Freedom Riders: 1961 and the Struggle for Racial Justice / Edition 1by Raymond Arsenault
Pub. Date: 02/19/2007
Publisher: Oxford University Press, USA
They were black and white, young and old, men and women. In the spring and summer of 1961, they put their lives on the line, riding buses through the American South to challenge segregation in interstate transport. Their story is one of the most celebrated episodes of the civil rights movement, yet a full-length history has never been written until now. In these
They were black and white, young and old, men and women. In the spring and summer of 1961, they put their lives on the line, riding buses through the American South to challenge segregation in interstate transport. Their story is one of the most celebrated episodes of the civil rights movement, yet a full-length history has never been written until now. In these pages, acclaimed historian Raymond Arsenault provides a gripping account of six pivotal months that jolted the consciousness of America.
The Freedom Riders were greeted with hostility, fear, and violence. They were jailed and beaten, their buses stoned and firebombed. In Alabama, police stood idly by as racist thugs battered them. When Martin Luther King met the Riders in Montgomery, a raging mob besieged them in a church. Arsenault recreates these moments with heart-stopping immediacy. His tightly braided narrative reaches from the White Housewhere the Kennedys were just awakening to the moral power of the civil rights struggleto the cells of Mississippi's infamous Parchman Prison, where Riders tormented their jailers with rousing freedom anthems. Along the way, he offers vivid portraits of dynamic figures such as James Farmer, Diane Nash, John Lewis, and Fred Shuttlesworth, recapturing the drama of an improbable, almost unbelievable saga of heroic sacrifice and unexpected triumph.
The Riders were widely criticized as reckless provocateurs, or "outside agitators." But indelible images of their courage, broadcast to the world by a newly awakened press, galvanized the movement for racial justice across the nation. Freedom Riders is a stunning achievement, a masterpiece of storytelling that will stand alongside the finest works on the history of civil rights.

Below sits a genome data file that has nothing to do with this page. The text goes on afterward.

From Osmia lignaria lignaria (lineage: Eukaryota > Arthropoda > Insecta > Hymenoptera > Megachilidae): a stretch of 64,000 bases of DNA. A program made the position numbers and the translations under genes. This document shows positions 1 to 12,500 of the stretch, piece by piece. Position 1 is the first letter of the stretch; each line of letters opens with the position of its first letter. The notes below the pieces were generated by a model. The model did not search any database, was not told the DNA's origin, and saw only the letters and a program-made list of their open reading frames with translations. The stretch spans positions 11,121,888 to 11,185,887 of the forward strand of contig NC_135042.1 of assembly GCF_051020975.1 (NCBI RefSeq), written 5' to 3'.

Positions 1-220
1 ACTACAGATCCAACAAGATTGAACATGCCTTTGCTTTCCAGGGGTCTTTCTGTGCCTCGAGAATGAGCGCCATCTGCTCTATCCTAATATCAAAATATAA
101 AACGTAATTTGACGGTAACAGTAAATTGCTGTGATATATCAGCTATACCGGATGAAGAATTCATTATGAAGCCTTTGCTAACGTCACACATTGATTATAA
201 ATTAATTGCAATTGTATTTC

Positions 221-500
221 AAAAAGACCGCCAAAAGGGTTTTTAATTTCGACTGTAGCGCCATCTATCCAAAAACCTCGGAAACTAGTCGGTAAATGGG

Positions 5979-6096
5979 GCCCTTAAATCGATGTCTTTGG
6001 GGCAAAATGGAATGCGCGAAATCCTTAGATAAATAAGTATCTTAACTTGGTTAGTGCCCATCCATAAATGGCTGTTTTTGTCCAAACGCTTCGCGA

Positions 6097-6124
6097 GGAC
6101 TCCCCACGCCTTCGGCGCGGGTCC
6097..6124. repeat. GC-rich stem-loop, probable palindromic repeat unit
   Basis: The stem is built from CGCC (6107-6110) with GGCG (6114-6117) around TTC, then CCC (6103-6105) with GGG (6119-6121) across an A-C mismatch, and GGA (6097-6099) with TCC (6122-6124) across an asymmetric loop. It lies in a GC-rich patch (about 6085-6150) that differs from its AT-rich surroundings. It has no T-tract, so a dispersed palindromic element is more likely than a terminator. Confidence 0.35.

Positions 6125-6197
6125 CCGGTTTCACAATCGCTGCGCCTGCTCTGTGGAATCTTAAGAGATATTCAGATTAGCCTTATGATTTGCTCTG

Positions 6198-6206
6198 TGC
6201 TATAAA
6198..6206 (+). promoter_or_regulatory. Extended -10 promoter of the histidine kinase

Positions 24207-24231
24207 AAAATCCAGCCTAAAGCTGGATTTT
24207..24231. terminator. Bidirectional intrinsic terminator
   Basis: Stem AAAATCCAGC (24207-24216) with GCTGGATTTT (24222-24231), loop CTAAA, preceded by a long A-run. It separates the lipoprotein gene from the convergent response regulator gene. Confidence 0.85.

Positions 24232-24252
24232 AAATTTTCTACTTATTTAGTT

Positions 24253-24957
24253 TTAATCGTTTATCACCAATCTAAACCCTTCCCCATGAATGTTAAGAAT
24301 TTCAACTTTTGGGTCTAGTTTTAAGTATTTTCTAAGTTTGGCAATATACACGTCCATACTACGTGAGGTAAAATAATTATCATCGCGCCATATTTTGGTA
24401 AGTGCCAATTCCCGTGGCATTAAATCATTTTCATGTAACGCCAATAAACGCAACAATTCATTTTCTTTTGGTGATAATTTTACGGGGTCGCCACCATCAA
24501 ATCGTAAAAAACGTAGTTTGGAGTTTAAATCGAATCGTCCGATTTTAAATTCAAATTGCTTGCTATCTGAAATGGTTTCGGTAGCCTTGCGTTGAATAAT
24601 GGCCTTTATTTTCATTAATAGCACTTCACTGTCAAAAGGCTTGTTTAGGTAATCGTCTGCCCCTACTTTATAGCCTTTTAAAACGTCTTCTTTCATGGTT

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Arsenault has written an extremely detailed and researched account of the events surrounding the Freedom Riders in May 1961 through the end of that year. His narrative is gripping as he takes us through the gut-wrenching episodes of each of the earlier rides that culminated in the firstormed bus in Anniston and the violence of Bull Connors in Birmingham. Most outstanding is his chronological order of events that gives us details of the moment-by-moment happenings, but also of the subsequent complex legal proceedings that follow. Although tedious in their specifics, each of the riders' experiences are nonetheless compelling and revealing on so many levels. He exposes the hypocrisy of the white supremicists involved as well as the internal foibles that menanced the leadership of the Civil Rights Activists. He provides detailed data on each harrowing event of attempted integration and crystal views of the triumphs and shortcomings of men such as Martin Luther King Jr., and Bobby Kennedy. Many who read this book may end up questioning their own beliefs on the charismatic John Kennedy and the iconic Martin Luther - but for sure everyone will be outraged at the stark ignorance and blunt racism of those defenders of Southern segregation. From this book I came to see the courage and incredible determination of a large group of young black and white men and woman who represented the best of what America should be. It is a wonder that so many of my generation completely ignored or were just unaware or uncaring of what great sacrifices were being made in the name of freedom. This book should be required reading for every college freshman in the nation. R. Marchesani